The ‘F’ Word: Thoughts about Use and Abuse

On Thursday evenings, I have to send my mother to church. About 3 hours later, I have to pick her up. In the interim, I arrange meetings with other people or do stuff on my own (e.g. have dinner, do grocery shopping, sit at a fast food joint and read/mark assignments).

Not so long ago, I was quietly sitting by myself at Subway one such Thursday night, nursing an ice lemon tea and trying desperately to mark exam papers to meet a deadline.

Four young men, all friends in their late teens or early twenties, sat at the next table to eat their sandwiches. With typical exaggerated bravado of that testosterone-filled age group, the four were posturing and chatting away loudly about their respective activities and concerns.

I cannot remember the exact content of their discussion. The main thing that drew my attention to them was not so much the level of the noise they were making, but the words that were coming out, especially from one particular young man.

Practically in every other statement that this young man was making, the ‘f’ word in all its grammatical ramifications would pop out. Every 30 seconds or so, he would say the ‘f’ word as liberally as Singlish speakers can pepper their speech with ‘lahs’.

The prudish matron in me wanted to stand up, confront the young man about his public crudity and demand that he be more careful and courteous to others. Unfortunately, caution stepped in. What impact would a stranger really make on the future behaviour of this young man? So I did what most Singaporeans do: minded my own business.

However, the writer/presentation skills aspect of me was appalled by this young man’s mindless usage of one of the strongest words in the English vocabulary. Please understand: I am not against using the ‘f’ word: in fact, I do use it occasionally, and usually to release some kind of heightened emotion at a particularly vexing moment (and usually muttered to myself). If said so casually like the young man did, the word loses its potency with overuse.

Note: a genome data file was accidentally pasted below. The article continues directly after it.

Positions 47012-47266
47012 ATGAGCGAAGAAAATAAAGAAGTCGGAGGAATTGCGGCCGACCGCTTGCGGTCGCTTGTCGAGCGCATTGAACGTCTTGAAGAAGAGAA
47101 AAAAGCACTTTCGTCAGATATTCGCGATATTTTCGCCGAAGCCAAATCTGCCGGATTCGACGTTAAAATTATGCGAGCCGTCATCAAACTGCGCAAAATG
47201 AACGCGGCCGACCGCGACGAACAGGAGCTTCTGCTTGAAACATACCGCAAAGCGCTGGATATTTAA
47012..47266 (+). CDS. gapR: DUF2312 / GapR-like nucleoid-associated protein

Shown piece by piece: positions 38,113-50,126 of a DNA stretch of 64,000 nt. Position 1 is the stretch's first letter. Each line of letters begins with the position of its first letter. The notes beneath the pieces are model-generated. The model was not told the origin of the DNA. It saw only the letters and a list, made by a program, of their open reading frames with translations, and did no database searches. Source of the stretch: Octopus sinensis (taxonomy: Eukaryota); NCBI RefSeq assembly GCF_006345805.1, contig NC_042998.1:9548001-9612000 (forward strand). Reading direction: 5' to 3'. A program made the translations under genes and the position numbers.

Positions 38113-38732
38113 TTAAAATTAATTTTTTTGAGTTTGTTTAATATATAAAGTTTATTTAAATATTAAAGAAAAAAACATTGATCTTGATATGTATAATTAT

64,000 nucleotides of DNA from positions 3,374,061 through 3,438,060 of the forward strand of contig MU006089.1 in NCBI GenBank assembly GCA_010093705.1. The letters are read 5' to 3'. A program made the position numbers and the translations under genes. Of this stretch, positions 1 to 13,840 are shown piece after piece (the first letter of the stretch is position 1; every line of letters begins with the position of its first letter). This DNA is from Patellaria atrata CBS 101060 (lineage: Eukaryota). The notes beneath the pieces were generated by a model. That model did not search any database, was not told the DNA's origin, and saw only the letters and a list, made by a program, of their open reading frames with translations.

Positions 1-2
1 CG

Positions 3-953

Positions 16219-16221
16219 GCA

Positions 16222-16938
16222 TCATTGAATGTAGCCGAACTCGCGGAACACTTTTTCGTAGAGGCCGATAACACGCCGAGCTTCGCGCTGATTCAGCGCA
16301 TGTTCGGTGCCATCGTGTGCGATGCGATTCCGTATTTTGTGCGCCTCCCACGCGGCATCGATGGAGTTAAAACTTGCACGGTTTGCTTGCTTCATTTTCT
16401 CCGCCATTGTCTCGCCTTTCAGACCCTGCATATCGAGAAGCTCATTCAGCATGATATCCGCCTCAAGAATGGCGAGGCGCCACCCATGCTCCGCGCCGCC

I pitied the poor range of this young man’s vocabulary. Imagine when the occasion warrants genuine swearing, what sort of words could the young man use anymore? “F’… “F, F”… “F, F, F”??? How absolutely bland…

Then my imagination ran wild. If only the caregivers of this youth had exercised discipline when he was younger and literally scrubbed his mouth out with a toilet brush every time he uttered the ‘f’ word, perhaps he would have been instilled with better manners and a higher respect for using words appropriately.

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2 thoughts on “The ‘F’ Word: Thoughts about Use and Abuse

  1. You echo my sentiments exactly Verena. Overuse is taming down what was a very potent word. I tend to only use it in times of extremis. I wonder if other words will emerge to fill the gap. Perhaps we should invent some really rude ones. šŸ™‚

  2. In a play I did here, I talked about how Indonesian was lacking the f word and how it’s placement in the mouth was so perfect and how difficult it was for me to find a word that expressed the sentiments I wanted – the pleasure in my anger. I worked hard to find an equivilent lent ‘taste’ in my mouth and found a phrase with right amount plosive sounds although or an Indonesian speaker it carried no meaning. I missed expressing the part of myself that swore so eloquently. A teacher here once had a lesson on parts of speech and I also borrowed it for a show. In one sentence, the f-word could be transformed into a noun, verb, adjective and adverb.

    I don’t watch films very often, but when I do… I am surprised at how often it is used.

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